Viewing by month: December 2012

Christmas gift giving for clients

With Christmas quickly approaching, it seems like an appropriate time to talk about the business of client gift giving – a task that, if executed effectively, can go a long way to fostering good will and positioning your business at the forefront of clients’ minds moving into the new year. 

Before you begin your shopping search, however, keep in mind that client gift giving can be a tricky process. On one hand, you don’t want to be impersonal, but on the other hand, you don’t want to give a gift that may be perceived as inappropriate. As such, all business owners have a delicate balance to strike. 

Here are four quick tips to help you select the right gifts for your clients this Christmas:

1. When giving gifts to clients, it is always wise to err on the conservation side; that is, you should avoid giving gifts which are highly personal or that could potentially offend recipients. To this end, it is best to steer clear of jewellery, clothing, alcohol and the like. Though these gifts might be given with the best and most innocent of intentions, they can potentially come across as inappropriate if they aren’t aligned with the client’s personal, cultural and/or religious beliefs. 

2. While you don’t want to get too personal with your gifts, it’s not a good idea to give generic or boring gifts either; doing this will achieve very little in terms of making your clients feel special. As such, you should look to give presents that are relevant to your professional relationships with clients. For example, you might give a plaque that acknowledges a milestone in your business relationship or a voucher for an industry-specific product or service.

3. Take some time to include a hand written note with a personalised message. This personalised touch will bring an important level of sincerity and warmth to your gift, which most clients will likely appreciate. Make sure – however, that in doing such, you double check the spelling of all clients’ names. Nothing diminishes a great gift more than a misspelled name on a card.

4. When bestowing gifts, presentation is crucial. A well placed ribbon or a classy display box can help to add value to what might otherwise be a relatively simple gift. Furthermore, if possible, deliver your gifts in person; this will give you the opportunity to personally thank clients and wish them a safe and merry Christmas break.

Ultimately, your business gifts should reflect not only the values and culture of your business, but also the way you feel about your clients. Thoughtful and tactful gifts that resonate well with clients will help to spread good will and keep you front of mind throughout 2013. 


1 comments | Posted by George Tarbey on 14/12/2012 at 12:00 AM | Categories:

Emotional intelligence

Now, more than ever, emotional intelligence is being recognised as a major contributor to business success. Arguably, components of emotional intelligence have always existed in business – however, the term itself has only gained prominence in the past twenty years, following the release of Daniel Goleman’s bestselling book ’Emotional Intelligence’ in 1995.

Why is emotional intelligence a vital attribute for business owners? Because, with a growing number of organisations embracing flat rather than hierarchal structures, the role that emotional intelligence has to play in fostering workplace productivity is becoming even more evident.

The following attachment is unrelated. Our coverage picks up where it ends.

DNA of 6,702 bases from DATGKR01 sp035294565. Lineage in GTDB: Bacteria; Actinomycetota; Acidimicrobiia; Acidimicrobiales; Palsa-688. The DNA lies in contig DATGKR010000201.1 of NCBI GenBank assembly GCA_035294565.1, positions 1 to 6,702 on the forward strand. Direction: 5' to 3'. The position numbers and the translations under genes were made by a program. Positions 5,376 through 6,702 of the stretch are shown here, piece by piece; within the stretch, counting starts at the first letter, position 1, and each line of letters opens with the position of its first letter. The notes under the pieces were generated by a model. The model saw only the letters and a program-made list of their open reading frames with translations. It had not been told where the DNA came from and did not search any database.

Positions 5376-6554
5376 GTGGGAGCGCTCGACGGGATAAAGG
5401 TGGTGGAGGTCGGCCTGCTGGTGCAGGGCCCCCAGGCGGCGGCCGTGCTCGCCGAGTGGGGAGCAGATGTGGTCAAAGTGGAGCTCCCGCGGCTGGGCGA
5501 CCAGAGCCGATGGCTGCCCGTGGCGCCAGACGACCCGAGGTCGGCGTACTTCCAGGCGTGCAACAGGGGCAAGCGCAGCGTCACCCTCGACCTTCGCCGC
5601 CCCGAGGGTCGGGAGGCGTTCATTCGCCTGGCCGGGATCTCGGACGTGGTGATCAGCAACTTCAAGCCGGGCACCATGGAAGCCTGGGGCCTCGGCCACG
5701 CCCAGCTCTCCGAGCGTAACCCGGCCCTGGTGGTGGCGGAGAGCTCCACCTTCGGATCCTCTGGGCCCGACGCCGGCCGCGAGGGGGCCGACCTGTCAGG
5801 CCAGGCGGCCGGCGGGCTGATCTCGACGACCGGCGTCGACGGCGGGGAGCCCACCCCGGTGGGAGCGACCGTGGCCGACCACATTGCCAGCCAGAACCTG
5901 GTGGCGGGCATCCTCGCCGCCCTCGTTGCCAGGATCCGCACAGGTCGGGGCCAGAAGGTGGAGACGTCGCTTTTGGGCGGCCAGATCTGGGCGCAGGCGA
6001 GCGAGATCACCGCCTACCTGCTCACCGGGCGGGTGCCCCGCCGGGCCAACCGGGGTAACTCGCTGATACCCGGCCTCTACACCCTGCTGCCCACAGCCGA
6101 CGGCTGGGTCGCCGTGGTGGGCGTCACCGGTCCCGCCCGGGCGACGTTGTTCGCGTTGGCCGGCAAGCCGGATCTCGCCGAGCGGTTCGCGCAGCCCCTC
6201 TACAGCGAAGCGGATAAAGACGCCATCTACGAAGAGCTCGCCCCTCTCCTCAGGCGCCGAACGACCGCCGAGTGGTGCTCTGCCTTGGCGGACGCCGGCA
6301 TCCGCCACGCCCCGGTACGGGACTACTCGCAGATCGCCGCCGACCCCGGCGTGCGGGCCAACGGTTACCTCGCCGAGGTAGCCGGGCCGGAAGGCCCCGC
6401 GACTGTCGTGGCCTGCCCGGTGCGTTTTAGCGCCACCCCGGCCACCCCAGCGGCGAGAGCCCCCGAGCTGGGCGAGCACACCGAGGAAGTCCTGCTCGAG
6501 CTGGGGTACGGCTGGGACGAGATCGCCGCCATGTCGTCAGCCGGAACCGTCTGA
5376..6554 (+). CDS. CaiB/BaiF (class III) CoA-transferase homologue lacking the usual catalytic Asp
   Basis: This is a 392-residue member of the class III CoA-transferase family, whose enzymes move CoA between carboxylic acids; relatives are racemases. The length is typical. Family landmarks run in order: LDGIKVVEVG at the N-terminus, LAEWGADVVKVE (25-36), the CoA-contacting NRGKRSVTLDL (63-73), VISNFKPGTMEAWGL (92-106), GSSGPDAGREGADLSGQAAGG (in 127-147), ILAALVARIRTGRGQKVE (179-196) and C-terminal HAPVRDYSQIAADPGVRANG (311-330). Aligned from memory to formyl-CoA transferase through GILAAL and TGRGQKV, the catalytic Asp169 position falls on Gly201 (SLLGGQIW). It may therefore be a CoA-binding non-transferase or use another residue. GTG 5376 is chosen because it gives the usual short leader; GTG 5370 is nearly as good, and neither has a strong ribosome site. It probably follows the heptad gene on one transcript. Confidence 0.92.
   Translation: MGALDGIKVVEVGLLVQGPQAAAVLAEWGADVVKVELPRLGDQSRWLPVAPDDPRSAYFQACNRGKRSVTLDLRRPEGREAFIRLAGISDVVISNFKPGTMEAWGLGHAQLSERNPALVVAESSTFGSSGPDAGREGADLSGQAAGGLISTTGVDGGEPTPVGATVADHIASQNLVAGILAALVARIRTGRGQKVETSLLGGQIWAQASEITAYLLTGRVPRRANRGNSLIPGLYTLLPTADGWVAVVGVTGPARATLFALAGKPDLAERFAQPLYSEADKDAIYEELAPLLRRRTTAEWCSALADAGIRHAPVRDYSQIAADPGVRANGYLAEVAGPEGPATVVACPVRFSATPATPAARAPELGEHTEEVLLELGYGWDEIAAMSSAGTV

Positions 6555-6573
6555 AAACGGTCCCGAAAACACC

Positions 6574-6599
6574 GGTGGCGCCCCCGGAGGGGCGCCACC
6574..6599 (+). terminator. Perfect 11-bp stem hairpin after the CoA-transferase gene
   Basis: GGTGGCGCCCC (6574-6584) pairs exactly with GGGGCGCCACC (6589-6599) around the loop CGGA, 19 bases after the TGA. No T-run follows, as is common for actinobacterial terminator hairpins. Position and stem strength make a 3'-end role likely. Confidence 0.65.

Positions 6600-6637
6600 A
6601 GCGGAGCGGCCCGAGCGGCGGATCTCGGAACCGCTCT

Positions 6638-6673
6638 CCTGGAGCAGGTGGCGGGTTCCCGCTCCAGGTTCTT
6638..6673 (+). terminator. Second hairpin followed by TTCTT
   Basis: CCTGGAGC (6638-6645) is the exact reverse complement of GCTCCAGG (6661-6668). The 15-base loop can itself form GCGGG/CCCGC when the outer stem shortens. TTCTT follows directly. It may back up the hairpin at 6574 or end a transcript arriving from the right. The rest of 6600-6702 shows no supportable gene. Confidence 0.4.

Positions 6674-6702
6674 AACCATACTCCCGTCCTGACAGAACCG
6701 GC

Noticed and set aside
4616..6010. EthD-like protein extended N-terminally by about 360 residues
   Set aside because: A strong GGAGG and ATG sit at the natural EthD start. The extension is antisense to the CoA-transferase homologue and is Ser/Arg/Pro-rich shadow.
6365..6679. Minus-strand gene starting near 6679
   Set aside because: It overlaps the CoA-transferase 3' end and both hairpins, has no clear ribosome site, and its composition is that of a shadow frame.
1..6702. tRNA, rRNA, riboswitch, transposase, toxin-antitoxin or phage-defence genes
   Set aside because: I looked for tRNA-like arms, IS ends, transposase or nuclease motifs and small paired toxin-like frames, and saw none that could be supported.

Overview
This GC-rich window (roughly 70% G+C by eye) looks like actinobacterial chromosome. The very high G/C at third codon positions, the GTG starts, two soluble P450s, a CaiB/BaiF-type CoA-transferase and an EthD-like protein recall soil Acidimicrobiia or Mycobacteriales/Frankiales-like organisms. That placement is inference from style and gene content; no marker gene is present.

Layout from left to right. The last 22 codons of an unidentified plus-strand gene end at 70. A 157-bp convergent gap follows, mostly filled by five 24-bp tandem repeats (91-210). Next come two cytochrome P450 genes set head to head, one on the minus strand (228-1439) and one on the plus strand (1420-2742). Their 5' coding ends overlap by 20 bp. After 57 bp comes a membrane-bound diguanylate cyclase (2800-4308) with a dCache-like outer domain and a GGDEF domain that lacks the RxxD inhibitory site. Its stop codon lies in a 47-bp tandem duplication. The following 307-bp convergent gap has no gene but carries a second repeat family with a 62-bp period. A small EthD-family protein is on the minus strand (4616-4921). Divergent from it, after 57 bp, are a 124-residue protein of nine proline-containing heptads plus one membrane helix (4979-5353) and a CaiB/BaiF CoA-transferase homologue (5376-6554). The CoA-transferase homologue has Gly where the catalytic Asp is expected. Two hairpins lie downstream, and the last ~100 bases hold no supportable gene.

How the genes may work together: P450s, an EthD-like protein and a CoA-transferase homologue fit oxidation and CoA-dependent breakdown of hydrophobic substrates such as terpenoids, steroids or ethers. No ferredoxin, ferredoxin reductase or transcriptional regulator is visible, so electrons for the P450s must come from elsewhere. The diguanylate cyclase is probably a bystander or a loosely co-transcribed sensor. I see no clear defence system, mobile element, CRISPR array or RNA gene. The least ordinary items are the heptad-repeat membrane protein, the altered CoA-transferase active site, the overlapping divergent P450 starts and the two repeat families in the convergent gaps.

What is emotional intelligence?

According to Mayor and Salovey, emotional intelligence is “the ability to perceive emotions, to access and generate emotions so as to assist thought, to understand emotions and emotional knowledge, and to regulate emotions so as to promote emotional and intellectual growth." 

Numerous studies have demonstrated that emotionally intelligent leaders are better equipped to motivate and relate to employees, and also navigate organisational change and conflict. Through being able to understand their own emotions as well as the emotions of others, these individuals have a superior ability to lead their staff towards productivity and success. 

How can leaders develop their emotional intelligence? Here are three key tips:

1. Develop an awareness of your own emotions: in order to be emotionally intelligent, you first need to be in tune with your emotions. That is, you need to be able to identify whether you are happy, sad, stressed, confused etc; because unless you are able to effectively pinpoint your own feelings, your emotions will likely lead you, rather than you leading them; 

2. Manage your emotions: If you aren’t able to control your emotions, self awareness is effectively redundant. Self management enables you to stay in control of your emotions and develop logical responses, which in turn can improve not only communication channels and staff morale, but also foster a workplace that emphasises constructive action, rather than conflict. 

3. Become socially aware: social awareness can enable a business owner to better perceive and empathise with the emotions of their employees. This is important because it means that the owner can better understand their staff’s motivations, sensitivities and personalities – an awareness that can enable them to adapt leadership styles to get the most out of each of their employees. 

0 comments | Posted by George Tarbey on 07/12/2012 at 12:00 AM | Categories: